The black vitreous mass on the site of the death of Pompey was of the brain remains

Italian scientists have identified fragments of black, glassy mass in the skeleton of one of the victims of the eruption of Vesuvius as the brain — this confirms the analysis of the characteristic protein and fat in its composition. This is a rare case of vitrification of the soft tissues in the human remains: so far, they have been described only on the victims of the bombing in the Second world war. A study published in the journal The New England Journal of Medicine.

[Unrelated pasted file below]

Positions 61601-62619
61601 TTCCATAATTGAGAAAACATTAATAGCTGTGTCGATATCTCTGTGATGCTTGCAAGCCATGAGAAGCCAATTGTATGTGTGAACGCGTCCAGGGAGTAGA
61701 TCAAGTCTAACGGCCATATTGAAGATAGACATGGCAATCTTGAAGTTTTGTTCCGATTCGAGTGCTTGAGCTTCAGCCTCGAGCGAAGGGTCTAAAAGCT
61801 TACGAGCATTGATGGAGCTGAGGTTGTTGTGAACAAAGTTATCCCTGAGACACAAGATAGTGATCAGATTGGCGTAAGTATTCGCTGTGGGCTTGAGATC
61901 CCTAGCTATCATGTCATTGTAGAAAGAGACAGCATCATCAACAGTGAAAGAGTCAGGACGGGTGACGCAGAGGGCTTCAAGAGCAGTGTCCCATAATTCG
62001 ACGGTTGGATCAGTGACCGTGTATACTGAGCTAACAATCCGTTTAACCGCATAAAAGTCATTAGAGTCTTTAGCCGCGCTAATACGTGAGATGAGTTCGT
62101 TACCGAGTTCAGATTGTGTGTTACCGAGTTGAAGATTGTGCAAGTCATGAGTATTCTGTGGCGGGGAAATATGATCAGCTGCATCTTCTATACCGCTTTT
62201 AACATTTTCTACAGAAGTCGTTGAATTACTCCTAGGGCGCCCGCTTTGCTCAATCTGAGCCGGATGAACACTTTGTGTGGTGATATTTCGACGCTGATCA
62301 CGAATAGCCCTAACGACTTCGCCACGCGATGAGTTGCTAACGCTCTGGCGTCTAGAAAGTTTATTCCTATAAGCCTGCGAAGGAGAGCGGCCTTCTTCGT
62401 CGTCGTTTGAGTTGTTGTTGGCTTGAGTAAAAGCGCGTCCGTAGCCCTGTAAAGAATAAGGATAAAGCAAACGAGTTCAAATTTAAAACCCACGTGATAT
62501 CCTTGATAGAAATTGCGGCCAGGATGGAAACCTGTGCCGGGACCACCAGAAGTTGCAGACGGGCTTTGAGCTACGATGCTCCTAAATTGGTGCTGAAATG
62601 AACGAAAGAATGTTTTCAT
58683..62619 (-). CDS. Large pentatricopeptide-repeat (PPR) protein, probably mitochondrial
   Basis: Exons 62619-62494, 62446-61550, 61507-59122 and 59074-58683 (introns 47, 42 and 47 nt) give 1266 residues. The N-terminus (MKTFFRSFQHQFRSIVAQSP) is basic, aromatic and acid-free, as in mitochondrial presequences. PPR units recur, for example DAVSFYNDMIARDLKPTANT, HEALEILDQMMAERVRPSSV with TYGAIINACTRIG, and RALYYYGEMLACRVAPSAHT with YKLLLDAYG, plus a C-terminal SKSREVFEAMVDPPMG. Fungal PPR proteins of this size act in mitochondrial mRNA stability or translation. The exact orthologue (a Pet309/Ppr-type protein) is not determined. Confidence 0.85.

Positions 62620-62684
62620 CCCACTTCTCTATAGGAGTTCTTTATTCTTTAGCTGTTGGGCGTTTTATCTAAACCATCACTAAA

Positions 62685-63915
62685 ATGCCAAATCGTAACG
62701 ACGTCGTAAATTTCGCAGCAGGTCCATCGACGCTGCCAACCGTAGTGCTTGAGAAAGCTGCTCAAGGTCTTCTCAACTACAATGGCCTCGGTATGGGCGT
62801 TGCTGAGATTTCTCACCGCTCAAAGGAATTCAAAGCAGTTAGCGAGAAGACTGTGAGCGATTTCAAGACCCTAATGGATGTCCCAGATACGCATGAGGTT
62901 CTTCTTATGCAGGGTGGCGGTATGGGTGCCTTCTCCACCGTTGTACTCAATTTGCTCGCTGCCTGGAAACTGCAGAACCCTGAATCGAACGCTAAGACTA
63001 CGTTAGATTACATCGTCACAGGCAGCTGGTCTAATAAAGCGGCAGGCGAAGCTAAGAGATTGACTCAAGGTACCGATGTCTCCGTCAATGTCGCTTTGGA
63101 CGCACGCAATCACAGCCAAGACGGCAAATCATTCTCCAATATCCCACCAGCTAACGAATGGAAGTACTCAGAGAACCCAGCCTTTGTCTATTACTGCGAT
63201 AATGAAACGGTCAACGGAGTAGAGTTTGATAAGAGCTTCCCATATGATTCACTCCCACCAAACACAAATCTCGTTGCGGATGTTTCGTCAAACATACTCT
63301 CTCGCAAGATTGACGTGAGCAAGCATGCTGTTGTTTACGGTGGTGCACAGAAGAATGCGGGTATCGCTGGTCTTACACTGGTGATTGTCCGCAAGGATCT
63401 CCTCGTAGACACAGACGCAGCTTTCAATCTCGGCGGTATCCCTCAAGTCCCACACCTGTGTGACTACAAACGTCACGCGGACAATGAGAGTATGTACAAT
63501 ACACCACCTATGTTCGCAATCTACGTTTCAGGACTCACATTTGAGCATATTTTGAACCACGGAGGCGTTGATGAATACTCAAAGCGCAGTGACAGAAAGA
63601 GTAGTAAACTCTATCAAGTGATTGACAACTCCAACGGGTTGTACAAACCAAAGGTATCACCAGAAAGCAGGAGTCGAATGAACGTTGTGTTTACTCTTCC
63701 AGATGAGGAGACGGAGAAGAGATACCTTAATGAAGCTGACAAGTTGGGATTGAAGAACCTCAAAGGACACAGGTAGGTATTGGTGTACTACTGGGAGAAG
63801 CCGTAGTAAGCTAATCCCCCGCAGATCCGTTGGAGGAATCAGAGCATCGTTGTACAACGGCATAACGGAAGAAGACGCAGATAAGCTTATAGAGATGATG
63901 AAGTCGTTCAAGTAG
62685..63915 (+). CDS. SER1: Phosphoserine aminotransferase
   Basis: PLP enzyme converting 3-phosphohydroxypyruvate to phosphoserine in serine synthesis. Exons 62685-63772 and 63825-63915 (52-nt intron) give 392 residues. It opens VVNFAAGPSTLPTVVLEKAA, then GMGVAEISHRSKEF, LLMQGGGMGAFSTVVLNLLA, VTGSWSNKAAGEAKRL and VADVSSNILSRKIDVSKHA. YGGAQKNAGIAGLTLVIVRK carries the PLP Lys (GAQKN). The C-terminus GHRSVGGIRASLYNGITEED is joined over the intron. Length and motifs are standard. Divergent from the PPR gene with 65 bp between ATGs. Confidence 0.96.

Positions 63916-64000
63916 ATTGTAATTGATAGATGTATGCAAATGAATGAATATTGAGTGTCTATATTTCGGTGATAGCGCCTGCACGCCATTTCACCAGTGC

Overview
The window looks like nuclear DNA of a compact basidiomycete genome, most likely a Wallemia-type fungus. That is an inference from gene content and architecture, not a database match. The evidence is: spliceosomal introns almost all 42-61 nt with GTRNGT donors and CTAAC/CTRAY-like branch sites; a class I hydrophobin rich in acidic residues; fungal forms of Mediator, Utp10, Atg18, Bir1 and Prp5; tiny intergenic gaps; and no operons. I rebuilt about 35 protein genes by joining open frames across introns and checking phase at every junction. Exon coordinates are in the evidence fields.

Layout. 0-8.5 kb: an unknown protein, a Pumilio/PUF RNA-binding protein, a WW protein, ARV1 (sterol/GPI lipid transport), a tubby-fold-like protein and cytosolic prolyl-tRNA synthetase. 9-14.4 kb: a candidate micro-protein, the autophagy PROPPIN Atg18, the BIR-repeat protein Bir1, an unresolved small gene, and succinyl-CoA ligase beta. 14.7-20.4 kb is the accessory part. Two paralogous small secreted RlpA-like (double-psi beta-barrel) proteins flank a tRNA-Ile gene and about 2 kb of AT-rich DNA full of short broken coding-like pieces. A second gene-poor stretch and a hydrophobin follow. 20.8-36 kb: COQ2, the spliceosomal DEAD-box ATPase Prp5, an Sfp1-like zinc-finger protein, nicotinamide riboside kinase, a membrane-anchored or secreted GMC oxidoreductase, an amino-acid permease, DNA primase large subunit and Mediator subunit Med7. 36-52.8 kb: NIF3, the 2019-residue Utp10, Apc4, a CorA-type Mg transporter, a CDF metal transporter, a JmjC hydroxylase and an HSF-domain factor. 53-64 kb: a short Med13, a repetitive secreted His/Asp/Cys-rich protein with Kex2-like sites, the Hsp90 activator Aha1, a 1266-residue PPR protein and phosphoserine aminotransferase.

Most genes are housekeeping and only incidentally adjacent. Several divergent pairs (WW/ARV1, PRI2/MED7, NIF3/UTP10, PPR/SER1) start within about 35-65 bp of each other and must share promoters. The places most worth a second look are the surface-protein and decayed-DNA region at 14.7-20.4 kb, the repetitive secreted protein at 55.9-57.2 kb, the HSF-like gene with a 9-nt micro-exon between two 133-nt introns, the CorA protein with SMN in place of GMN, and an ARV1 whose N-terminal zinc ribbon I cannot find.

The eruption of mount Vesuvius left behind almost two thousand of victims not only in Pompeii but also Herculaneum were nearby. The remains of many victims were preserved in one form or another, but often archaeologists only find individual bones. Soft tissues, including the nervous, remain much less common. In particular, the brain usually saponified is a complex fat consisting of neurons disintegrate into glycerol and fatty acids, which form salts that are in the soap.

Pierpaolo Petrone (Pierpaolo Petrone) from Naples University and his colleagues studied the remains of a man who discovered in mid-1960-ies in a small room on the former site of Herculaneum. Man lying on stomach, face down, and his skeleton preserved only the rib cage and part of the limbs. The bones of the skull, presumably, did not survive contact with hot volcanic ash.

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